Abu Hurairah reported the Prophet as saying, “Whoever has hair should honour it” (Abu Dawud).
Hair is often considered the essence of a woman’s beauty. We style our hair, touch it and feel it every day. It attracts the attention of others – which is why when we don’t want to attract attention, we cover it with hijab. To honour our hair means to cover it, just as much as it means to beautify it. That’s why when we lose hair after giving birth, it’s disheartening to look in the mirror and can even affect our mental health. But if we focus a little more on why it happens, we can take steps to feel less distressed and less conscious of it.
You may feel your hair loss after having a baby is really weird, embarrassing and not normal whereas actually, to a certain extent, it is normal for a woman who has just given birth. Based on your hair growth cycle and the change in the number of hair follicles that are growing hair, this is called Telogen Effluvium (TE), the second most common form of hair loss.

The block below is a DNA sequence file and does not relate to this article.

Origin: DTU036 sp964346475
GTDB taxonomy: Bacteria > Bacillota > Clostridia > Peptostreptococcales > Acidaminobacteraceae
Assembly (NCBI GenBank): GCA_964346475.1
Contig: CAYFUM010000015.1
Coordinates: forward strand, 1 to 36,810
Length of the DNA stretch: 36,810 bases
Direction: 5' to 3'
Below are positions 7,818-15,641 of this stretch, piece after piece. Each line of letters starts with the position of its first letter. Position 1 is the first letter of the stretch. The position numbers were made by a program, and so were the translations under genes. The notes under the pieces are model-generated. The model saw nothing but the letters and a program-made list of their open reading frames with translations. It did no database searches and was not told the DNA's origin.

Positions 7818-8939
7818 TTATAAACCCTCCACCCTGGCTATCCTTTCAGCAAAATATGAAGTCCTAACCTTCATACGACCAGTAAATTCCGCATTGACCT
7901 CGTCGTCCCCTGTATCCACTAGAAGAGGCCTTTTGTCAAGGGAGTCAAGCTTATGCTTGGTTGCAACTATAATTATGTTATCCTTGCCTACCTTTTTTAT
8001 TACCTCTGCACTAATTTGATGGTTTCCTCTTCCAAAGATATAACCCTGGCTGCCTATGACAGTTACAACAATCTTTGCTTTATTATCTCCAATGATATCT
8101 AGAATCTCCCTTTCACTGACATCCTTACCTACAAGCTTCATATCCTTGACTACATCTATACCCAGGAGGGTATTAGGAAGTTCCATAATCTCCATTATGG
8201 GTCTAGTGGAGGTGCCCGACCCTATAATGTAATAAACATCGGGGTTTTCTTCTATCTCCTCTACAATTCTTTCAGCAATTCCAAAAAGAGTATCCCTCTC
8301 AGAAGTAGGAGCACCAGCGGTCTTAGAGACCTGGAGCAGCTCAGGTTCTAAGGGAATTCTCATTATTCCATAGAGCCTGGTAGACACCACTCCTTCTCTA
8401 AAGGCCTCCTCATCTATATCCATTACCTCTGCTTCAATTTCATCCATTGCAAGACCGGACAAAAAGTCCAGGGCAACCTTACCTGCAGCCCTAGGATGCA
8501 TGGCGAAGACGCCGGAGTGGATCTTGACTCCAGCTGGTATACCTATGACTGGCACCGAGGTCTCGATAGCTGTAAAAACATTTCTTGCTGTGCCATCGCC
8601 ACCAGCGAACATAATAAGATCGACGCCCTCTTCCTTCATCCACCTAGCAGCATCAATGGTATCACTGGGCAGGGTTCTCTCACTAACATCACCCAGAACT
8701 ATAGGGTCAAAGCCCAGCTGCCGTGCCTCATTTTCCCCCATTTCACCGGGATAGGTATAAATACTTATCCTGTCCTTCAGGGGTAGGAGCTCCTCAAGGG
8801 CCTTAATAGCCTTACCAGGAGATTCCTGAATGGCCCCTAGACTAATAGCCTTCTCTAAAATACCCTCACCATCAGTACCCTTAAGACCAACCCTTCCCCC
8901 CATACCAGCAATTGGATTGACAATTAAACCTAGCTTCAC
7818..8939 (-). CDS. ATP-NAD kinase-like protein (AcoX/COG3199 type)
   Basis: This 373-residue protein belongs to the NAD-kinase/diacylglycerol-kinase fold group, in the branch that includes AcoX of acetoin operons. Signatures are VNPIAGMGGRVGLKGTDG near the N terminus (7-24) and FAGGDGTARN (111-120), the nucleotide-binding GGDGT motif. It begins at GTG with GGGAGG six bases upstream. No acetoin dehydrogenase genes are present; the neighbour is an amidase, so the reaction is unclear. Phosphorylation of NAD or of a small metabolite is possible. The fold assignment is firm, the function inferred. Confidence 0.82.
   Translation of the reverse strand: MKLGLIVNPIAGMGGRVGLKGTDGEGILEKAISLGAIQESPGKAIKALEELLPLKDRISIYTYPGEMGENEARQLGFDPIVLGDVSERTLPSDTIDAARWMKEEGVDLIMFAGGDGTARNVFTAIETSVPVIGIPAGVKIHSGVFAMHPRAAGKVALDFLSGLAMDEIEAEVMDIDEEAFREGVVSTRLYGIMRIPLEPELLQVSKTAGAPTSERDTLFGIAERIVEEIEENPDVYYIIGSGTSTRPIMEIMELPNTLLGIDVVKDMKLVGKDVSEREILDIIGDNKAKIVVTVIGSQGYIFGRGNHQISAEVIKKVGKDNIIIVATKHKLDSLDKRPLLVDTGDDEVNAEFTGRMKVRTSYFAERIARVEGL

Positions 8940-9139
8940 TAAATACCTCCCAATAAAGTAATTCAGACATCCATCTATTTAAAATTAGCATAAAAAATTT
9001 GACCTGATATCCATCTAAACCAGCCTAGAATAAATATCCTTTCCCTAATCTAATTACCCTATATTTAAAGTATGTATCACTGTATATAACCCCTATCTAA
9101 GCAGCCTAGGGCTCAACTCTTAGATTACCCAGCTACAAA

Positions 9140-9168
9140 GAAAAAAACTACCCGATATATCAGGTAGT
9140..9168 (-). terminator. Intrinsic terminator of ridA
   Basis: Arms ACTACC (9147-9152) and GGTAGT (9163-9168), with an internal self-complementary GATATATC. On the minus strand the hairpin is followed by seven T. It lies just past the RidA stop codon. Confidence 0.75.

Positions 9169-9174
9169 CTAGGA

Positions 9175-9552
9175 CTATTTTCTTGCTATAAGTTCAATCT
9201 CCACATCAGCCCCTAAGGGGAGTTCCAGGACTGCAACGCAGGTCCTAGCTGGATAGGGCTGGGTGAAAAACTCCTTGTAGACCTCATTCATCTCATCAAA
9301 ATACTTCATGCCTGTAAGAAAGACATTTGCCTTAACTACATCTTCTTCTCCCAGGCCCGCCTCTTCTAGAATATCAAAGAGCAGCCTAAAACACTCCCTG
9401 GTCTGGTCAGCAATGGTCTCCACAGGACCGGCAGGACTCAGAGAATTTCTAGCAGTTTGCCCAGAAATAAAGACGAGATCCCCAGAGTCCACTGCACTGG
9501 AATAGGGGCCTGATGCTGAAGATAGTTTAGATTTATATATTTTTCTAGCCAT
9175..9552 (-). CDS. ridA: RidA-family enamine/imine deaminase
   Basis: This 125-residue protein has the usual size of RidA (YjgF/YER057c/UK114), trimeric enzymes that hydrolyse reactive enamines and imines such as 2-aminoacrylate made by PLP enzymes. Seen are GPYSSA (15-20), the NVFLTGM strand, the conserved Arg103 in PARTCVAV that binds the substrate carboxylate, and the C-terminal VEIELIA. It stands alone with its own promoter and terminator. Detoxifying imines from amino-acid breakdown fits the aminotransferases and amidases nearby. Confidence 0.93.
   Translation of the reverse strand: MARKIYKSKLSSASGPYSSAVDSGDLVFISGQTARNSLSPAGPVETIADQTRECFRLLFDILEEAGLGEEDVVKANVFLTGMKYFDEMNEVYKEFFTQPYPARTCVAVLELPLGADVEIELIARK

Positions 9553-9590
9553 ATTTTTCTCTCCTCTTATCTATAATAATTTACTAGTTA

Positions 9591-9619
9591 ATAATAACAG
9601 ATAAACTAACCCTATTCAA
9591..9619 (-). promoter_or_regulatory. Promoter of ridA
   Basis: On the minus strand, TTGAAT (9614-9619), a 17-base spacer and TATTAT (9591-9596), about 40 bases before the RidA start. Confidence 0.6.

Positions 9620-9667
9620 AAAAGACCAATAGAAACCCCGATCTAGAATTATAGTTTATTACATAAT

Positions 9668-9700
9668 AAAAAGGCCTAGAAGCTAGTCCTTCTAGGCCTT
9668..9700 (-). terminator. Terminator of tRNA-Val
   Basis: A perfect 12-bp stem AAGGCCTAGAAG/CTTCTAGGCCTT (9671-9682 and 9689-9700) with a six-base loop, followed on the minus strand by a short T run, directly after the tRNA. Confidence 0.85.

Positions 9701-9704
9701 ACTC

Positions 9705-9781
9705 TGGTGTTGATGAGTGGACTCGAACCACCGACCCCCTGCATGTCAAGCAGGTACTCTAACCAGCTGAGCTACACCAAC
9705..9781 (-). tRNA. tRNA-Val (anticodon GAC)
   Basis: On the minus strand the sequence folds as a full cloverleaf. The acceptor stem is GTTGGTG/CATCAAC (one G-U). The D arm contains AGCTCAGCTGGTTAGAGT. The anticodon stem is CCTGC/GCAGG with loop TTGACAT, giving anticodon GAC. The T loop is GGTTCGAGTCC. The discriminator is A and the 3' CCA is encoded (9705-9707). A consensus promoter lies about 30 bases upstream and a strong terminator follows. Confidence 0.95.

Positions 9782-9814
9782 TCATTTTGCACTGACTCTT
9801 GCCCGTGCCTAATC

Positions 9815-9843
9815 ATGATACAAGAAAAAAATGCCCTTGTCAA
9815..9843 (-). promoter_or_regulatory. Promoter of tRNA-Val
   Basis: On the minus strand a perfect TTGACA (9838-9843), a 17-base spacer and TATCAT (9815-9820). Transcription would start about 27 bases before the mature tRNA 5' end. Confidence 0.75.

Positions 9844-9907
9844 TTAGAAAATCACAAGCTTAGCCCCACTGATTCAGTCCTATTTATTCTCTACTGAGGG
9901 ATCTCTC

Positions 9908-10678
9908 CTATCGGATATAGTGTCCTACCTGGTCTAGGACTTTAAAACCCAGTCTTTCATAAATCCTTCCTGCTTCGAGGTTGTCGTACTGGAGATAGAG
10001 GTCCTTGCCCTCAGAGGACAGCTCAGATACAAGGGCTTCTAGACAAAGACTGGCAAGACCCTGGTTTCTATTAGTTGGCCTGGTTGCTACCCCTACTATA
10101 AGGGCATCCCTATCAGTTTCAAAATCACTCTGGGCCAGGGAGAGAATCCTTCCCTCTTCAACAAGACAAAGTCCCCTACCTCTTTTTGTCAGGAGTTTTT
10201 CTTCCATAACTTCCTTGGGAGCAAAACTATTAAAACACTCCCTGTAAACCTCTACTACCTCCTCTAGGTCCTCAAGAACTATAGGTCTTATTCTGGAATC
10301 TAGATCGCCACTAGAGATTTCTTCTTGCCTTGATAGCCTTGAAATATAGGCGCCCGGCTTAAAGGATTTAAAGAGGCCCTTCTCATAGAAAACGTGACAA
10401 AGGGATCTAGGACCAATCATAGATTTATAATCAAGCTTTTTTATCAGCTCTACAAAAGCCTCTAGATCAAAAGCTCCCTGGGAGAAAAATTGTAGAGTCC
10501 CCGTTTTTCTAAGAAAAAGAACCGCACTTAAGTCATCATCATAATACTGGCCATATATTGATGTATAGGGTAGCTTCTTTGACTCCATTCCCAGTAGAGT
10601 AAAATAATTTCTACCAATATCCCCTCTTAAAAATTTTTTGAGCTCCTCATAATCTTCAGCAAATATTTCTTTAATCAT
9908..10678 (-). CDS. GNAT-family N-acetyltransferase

Your hair growth cycle consists of a growth (anagen) phase and a resting (telogen) phase. You may have noticed during pregnancy that your hair was much thicker than normal. That’s because you had a higher than normal number of hair follicles in the growth phase. After childbirth, hormonal changes trigger a higher than normal number of follicles to enter the resting phase and this is followed by excessive hair shedding (then re-growth) once the resting phase ends. This usually happens around three months postpartum. This is the process of TE – when you have less hair follicles that grow hair during the prolonged resting phase (telogen) of hair growth.
Thankfully TE isn’t permanent. It can take anything from 6-12 months after childbirth for hair growth to return to normal. So dear Mamas, don’t despair and love every strand of hair you have as much the baby you cradle in your arms! Whether it’s your first or fifth baby, postpartum hair loss is no novelty and you shouldn’t be surprised if it happens to you.
In some cases, postpartum hair loss can be excessive and may take longer to return to normal. If this happens, you should see your GP to check if you have low blood iron or thyroid hormone levels.
What’s your post pregnancy hair journey been like? We guarantee another mum who is reading this has been through the same so please share!
Writer Sharmin Begum says –
“I am currently on a career break, having previously worked as a Senior Laboratory Research Scientist. Whilst being a stay-at-home mum with my two children (aged 3 years and 8 months), I also work as a freelance medical writer from home.”
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